Britain’s data protection and broadcasting regulators, the Information Commissioner’s Office and Ofcom, have published a joint Report looking into internet users’ concerns about online harms. The British government’s recently published White Paper, which outlined its approach for regulating the internet to tackle online harms, was informed by this Report.


Over 3,000 interviews were conducted with children and adults earlier this year. Demographic quotas were set to control for age, gender, region, social grade and urbanity.

Key takeaways

The Report found that nearly three in five British adults and four in five 12–15 year olds suffered at least one potential harm online in the previous 12 months. There were some differences between the harms experienced. Adults identified spam emails, fake news and scams/fraud as the main harms they face online. 12-15 year olds identified offensive language, spam emails, unwelcome friend requests and bullying as the harms they most commonly encounter.

The key concern raised by adult and teenage respondents concerned the exposure of children to bullying, abusive behaviour or threats online.

Adults were most concerned about the safety of children online, but other key concerns included:

  • data being stolen,
  • scams/frauds, and
  • their data being processed without consent.

Despite this, the majority of internet users – 61% of 12–15 year olds and 59% of adults – believe that the benefits of the internet outweigh the risks they face.

Interestingly, fake news and spam emails were two online harms where responses revealed a disparity between experiences and perceived threat. More adults identified these two harms as harms they have experienced, but, despite this, adults were less concerned about these harms.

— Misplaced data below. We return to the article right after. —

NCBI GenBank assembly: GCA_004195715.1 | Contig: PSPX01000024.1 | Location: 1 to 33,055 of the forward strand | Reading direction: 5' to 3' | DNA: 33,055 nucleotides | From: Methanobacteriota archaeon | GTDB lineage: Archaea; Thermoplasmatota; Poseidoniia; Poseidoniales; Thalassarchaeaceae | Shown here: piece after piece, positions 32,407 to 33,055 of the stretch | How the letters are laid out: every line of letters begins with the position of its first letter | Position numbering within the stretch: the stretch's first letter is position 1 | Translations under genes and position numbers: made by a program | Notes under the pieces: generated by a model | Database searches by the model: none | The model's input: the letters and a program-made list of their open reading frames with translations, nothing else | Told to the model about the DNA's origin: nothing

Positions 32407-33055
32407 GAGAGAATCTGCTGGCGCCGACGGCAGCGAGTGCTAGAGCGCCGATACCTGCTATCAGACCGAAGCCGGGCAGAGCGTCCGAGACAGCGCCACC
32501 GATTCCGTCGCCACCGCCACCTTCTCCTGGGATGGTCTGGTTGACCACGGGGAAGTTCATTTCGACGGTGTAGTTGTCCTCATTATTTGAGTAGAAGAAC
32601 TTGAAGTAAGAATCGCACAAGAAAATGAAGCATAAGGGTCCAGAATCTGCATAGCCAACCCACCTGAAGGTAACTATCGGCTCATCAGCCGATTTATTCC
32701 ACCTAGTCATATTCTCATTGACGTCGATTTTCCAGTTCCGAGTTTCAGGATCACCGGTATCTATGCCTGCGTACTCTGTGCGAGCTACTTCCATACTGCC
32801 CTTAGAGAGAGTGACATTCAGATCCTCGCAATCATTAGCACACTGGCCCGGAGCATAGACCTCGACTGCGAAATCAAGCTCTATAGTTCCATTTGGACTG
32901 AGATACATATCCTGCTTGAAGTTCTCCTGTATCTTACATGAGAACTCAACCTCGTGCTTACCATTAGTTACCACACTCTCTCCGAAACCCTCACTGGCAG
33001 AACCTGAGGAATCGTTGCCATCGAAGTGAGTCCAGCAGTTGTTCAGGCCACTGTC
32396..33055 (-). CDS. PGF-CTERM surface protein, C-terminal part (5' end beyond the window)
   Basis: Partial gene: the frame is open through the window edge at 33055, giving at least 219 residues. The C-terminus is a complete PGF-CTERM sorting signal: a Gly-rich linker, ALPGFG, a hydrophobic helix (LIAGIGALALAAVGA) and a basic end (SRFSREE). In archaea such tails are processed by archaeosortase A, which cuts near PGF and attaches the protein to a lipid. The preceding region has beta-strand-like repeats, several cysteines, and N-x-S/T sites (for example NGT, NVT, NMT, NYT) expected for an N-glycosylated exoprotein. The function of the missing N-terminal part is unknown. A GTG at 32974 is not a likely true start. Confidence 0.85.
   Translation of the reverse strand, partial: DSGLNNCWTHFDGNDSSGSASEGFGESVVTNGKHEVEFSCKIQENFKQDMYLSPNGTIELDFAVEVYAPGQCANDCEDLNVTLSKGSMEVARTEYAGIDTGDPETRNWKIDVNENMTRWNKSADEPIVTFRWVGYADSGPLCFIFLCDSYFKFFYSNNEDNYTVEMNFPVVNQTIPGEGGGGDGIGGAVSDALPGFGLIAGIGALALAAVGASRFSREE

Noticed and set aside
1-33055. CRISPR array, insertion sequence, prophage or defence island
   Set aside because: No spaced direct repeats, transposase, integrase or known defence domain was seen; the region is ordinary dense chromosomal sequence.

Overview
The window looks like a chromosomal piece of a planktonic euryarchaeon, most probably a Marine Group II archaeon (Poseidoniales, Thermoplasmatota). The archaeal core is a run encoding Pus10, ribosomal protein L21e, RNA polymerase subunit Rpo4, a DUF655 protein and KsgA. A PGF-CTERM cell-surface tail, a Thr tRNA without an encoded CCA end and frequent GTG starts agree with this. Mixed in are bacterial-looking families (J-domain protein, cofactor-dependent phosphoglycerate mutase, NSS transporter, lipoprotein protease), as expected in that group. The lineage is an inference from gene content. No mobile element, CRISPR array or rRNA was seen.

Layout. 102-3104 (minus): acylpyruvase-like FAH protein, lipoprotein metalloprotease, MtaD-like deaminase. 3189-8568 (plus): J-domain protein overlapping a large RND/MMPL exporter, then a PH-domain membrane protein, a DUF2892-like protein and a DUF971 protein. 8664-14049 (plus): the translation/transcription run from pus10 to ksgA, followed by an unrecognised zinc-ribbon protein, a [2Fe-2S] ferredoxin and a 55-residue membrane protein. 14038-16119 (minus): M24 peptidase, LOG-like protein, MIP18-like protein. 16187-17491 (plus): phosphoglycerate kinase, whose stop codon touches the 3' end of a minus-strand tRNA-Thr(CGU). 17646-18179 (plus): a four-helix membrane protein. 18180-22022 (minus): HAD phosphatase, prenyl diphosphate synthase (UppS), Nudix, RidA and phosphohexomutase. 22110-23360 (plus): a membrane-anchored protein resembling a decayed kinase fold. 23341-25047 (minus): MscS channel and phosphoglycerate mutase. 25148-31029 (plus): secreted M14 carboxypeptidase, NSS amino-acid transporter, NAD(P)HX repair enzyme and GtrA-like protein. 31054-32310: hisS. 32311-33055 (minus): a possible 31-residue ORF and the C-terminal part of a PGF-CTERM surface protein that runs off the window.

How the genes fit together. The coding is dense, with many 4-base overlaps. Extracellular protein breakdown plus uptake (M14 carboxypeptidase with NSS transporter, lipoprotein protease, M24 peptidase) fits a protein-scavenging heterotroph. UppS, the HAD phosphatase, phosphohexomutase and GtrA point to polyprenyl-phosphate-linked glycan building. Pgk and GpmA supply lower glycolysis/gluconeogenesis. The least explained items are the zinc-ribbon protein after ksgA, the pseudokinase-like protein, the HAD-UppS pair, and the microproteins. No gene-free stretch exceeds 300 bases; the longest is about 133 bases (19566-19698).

Sources of online harm
Social media sites constitute the main sources of potential online harm identified by respondents. Nearly a quarter of respondents who use social media do not trust these sites to remove illegal, offensive or harmful material quickly. Once social media was taken into account, the sources of online harm also diverged between groups. Adults were more likely to experience online harm on search engines or instant messengers. Children were more likely to experience online harm on instant messengers, video-sharing sites/apps and while gaming.

Incidence of harm

12-15 year olds were found to be significantly more exposed to online harms than adults. The incidence of online harms experienced also dropped significantly for adults over 55.


Respondents perceive online media to be less regulated than other traditional media. Most adults believed that regulation for social media should be maintained or increased.


This Report and the recent White Paper provide helpful insight into the attitudes and motivations of internet users. The approach set out in the White Paper of creating a statutory duty of care by digital service providers is one of a number of regulatory initiatives under consideration. We expect further developments as the findings of this Report undergo further analysis and inform future regulatory proposals. In the meantime, keep an eye on this blog for further updates on this and other developments in relation to privacy regulation.